Reading about WWI, the Nazi death camps, Sirius Black, García Lorca… you learn that you can only properly overcome the terrible process of mourning if you celebrate funeral rites. 9/11 is fresh in our memories as a tragic event whose grief can never be truly conquered since many of the bodies simply vanished swallowed by the extreme violence of the events. Jonathan Safran Foer wrote a poignant novel, Extremely Loud and Incredibly Close (2005), narrating how nine-year-old Oskar tries to make sense of his father’s disappearance on that day. The 9/11 missing crop up again and again in fiction, ghostly presences signalling our perplexity before the onslaught of ferocious death.
Sinister planes connect those 3,000 deaths with the 150 this week (and with the other plane, lost in the Indian Ocean one year ago, possibly in the same circumstances). We learned with 9/11 that the images of the broken bodies should not be shown, as a sign of respect for the dead. Tabloids used to show them; I still shudder at what I saw on the pages of Interview after Los Rodeos’ crash, as a too curious 10-year-old. We also learned with 9/11 that DNA positive identification is crucial to allow relatives and friends to close their process of mourning if only on the basis of minimal human remains. This very intense week, we have seen again and again on TV the families travelling to the Alps village close to the site of the tragedy, mourning around a memorial stone their dead ones–as we all hope in Spain that DNA processing will not result in the disaster that it was in the case of the military personnel lost in the accident of the fated Yak 42 flight in 2003. All this coming in the week after the local Madrid authorities gleefully announced that the mortal remains of writer Miguel de Cervantes had been disturbed from their place of eternal rest and will soon be the object of morbid curiosity for any fee-paying tourist.
Ironically, trying not to think of the broken bodies and the broken families, and of the bad luck that trapped the poor people destroyed by a frustrated person’s moment of fury, I decided to watch the most trivial of movies: Arnold Schwarzenegger’s last action flick, Sabotage. Now, this is a man whose whole acting career (yes, I know this is an oxymoron) has been based on the display of his muscular body, still in possession of spectacular biceps at 67. Action films thrive, precisely, on celebration of what Yvonne Tasker once called ‘musculinity’ and I just wanted some pop-corn movie in that style. No such luck… Sabotage was, rather, a celebration of the broken body; each of Arnie’s badass team died in terrifying ways, closer to the kind of body horror I have learned to avoid than to your typical action film. The first man to be dispatched is mowed down in his Winnebago by a freight train. When Arnie gets to the site, a local police officer asks him to stick little flags to the dead man’s scattered remains… shown in all gruesome detail.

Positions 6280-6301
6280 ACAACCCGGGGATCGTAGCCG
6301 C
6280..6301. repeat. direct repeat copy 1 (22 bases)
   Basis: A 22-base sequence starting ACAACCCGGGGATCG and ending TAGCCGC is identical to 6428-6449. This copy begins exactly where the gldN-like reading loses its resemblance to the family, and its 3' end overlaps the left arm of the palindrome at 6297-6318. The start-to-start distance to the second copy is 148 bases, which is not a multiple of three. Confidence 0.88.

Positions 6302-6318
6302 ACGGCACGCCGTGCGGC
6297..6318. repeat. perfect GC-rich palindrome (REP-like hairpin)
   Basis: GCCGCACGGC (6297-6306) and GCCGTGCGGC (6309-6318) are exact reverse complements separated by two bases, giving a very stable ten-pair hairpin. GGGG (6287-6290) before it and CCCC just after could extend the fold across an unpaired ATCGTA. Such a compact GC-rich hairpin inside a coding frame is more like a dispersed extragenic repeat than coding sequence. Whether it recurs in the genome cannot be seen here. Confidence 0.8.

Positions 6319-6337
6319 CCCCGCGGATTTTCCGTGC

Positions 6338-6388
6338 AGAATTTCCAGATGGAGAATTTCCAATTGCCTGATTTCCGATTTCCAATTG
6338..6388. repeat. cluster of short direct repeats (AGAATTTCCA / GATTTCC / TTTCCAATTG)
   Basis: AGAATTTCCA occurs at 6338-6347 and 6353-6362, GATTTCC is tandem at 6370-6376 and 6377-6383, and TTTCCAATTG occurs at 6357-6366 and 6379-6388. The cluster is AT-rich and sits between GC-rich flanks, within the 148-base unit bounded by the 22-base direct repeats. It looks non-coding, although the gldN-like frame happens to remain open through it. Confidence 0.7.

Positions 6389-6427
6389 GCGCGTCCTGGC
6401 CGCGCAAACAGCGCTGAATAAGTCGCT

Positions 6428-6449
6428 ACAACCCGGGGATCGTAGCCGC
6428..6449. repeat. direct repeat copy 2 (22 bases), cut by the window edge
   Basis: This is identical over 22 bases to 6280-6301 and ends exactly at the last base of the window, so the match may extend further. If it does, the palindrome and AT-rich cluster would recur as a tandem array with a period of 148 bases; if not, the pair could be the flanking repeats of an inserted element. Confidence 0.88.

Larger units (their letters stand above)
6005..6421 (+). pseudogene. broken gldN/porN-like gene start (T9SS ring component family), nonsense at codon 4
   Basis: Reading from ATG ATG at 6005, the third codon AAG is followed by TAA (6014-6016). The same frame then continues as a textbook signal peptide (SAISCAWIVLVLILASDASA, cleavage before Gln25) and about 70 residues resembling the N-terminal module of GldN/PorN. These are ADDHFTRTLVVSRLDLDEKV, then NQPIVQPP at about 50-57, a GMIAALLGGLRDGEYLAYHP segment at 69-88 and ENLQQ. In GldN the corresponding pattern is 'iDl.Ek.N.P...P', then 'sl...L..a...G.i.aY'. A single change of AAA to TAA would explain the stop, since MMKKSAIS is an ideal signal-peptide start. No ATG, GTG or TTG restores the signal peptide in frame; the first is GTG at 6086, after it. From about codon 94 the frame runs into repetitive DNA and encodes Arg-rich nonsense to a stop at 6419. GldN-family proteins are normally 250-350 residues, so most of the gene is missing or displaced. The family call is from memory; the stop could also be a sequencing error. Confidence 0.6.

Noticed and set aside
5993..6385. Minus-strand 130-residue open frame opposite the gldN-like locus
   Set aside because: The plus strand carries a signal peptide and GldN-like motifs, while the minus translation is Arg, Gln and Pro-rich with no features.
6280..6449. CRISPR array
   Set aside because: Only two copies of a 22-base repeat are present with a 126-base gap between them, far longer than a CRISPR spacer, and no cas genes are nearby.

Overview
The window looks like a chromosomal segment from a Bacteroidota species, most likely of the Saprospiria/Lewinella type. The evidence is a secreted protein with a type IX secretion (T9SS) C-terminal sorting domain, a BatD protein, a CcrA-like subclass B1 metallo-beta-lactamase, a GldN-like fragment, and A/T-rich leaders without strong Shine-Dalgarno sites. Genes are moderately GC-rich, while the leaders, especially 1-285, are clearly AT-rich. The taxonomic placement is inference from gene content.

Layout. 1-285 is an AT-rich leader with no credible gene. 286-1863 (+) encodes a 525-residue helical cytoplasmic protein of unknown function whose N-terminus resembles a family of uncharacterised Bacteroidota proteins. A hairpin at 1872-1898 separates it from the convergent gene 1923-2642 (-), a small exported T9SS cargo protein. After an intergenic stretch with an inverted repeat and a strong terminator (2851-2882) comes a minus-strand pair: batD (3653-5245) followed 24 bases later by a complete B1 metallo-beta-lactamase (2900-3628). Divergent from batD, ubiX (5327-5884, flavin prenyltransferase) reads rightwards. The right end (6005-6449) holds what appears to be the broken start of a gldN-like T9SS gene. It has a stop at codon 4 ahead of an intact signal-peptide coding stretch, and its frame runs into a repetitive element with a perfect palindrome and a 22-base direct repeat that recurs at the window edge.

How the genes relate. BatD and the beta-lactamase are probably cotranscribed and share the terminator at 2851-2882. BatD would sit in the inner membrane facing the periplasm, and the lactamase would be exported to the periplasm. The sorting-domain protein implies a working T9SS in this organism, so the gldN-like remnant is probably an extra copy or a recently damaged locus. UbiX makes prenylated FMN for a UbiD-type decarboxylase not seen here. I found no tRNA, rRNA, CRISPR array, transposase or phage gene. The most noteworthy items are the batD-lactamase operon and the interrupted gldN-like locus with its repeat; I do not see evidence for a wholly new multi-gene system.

I think we, human beings, are a mad civilization. We take pains to avoid certain images from reaching us on the screen, on any screen. And, then, as you can see, we generate fake images of what we do not want to see, for enjoyment. All the many series about forensic specialists, the pleasure in zombies, all the graphic, gory detail of the fictional representation of the broken body is telling something quite ugly about who we are. This spectre first reared its head, as I say, during WWI, when the impossibility of bringing home whole bodies led to the gigantic cemeteries in France and all the war memorials. Since then, we have been growing something rotten in our souls, a psychopathic yearning to break human bodies in the worst possible ways–precisely the sick craving that filled the lost soul who destroyed so many human lives a few days ago. May they all rest in peace. May we all learn to prevent horrors like this one.